At the hearing, Harold Bain testified that although he was responsible for coordinating the activities of all of the mine superintendents, he considered himself an equal to John Schrock. Bain insisted that on the day of the accident, he did not see Schrock operate the Terex in the pit. He also stated that, in his opinion, the amount of fluid in the brake cylinders was sufficient to cause the vehicle to stop, and that he believed the cause of the brake failure was a blown cylinder.

Bain further testified that he never thought Schrock would operate the Terex in the pit. He indicated that he had no authority to discipline Schrock, but that if he had seen Schrock operating the Terex in the pit, he would have attempted to make him stop. He was uncertain whether Schrock would have complied with such a request.1 

Bain testified that he never told Schrock not to use the Terex in the pit. However, in an affidavit filed in the administrative proceedings, the owner of Wilmot Mining Company, Thomas R. Eddie, stated that Bain specifically instructed Schrock not to use the Terex in the pit.

After consideration of the evidence, the ALJ concluded that the record supported a finding that Wilmot had violated three safety regulations. First, the ALJ concluded that Wilmot had violated 30 C.F.R. Sec. 48.28(a), which requires operators to give miners annual refresher training. Second, the ALJ concluded that Wilmot had violated 30 C.F.R. Sec. 77.403a(a), which requires that all front-end loaders utilized in surface coal mines must be equipped with rollover protective structures. Finally, the ALJ found that Wilmot violated 30 C.F.R. Sec. 77.1605(b), which requires mobile equipment to be equipped with adequate brakes.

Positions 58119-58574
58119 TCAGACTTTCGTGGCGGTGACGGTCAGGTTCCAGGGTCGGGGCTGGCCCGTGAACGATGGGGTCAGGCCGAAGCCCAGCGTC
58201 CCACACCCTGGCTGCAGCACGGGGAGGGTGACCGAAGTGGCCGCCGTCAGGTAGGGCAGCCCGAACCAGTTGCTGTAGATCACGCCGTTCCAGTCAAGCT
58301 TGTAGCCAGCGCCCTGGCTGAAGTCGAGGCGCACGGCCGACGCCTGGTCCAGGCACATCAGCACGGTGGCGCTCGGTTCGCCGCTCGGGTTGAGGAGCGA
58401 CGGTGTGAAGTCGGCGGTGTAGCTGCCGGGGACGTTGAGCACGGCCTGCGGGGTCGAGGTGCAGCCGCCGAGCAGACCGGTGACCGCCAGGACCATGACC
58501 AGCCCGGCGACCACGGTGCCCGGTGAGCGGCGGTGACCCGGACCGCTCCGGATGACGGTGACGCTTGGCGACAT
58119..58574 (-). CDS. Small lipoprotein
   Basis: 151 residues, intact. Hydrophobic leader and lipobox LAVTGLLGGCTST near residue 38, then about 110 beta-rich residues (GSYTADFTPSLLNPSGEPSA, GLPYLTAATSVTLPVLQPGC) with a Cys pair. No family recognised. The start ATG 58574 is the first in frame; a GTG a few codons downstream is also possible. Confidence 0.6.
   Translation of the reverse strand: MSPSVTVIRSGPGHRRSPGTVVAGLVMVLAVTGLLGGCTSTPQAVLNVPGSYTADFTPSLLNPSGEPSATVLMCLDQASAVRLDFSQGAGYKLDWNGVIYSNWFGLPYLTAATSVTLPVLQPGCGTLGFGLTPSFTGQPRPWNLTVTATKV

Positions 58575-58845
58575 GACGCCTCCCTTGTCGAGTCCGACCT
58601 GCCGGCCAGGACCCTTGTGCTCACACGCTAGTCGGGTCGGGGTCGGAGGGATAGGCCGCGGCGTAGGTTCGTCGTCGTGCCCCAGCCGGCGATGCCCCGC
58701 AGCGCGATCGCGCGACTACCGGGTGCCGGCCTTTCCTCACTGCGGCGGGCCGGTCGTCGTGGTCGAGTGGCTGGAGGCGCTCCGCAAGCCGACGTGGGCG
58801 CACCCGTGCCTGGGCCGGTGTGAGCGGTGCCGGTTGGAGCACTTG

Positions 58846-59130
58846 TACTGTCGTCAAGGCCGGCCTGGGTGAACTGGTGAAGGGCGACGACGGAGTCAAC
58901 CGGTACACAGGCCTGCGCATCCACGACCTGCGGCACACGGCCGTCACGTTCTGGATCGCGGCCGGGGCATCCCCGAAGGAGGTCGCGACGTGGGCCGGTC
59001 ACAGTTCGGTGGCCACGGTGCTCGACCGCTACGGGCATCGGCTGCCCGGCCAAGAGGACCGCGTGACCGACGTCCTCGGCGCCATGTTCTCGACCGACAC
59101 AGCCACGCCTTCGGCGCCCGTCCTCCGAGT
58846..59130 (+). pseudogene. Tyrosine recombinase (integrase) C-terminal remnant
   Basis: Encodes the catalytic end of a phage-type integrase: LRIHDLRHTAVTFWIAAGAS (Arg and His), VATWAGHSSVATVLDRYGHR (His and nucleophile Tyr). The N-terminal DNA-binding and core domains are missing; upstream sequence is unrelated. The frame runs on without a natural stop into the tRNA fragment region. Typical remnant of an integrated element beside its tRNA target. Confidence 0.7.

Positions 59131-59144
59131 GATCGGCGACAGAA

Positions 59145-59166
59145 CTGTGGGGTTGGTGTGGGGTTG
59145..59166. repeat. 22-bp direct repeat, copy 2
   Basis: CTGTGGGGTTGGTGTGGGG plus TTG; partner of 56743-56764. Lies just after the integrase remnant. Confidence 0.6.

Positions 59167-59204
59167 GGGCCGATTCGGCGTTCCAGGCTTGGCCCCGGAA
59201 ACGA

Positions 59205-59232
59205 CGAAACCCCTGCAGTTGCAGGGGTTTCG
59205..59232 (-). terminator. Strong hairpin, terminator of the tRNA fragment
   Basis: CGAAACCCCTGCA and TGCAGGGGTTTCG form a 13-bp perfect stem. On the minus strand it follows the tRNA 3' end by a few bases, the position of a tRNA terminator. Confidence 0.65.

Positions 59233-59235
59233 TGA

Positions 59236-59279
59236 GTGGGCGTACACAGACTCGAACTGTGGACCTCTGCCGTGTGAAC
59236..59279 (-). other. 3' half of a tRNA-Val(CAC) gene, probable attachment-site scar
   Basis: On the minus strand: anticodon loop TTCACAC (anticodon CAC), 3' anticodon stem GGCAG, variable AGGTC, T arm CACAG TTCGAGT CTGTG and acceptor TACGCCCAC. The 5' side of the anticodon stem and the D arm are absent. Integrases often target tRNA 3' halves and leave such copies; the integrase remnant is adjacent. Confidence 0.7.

The ALJ also assessed civil penalties for these violations. He found that, with respect to the ROPS violation, Bain knew that Schrock was operating a vehicle without a ROPS and that he knew or should have known that Schrock would drive the vehicle in the pit. Because of the gravity of the violation and the gross negligence involved, and upon consideration of the remaining statutory criteria, the ALJ concluded that a $2,000.00 civil penalty was appropriate for this violation.

With regard to the violation involving the inadequate brakes, the ALJ concluded that the brakes were defective and that Schrock, a supervisory employee, was grossly negligent when he drove the Terex into the pit with defective brakes. The ALJ concluded that Schrock greatly endangered himself and other persons and that his gross negligence should be imputed to the employer. Accordingly, the ALJ concluded that a penalty of $5,000.00 was appropriate for this violation.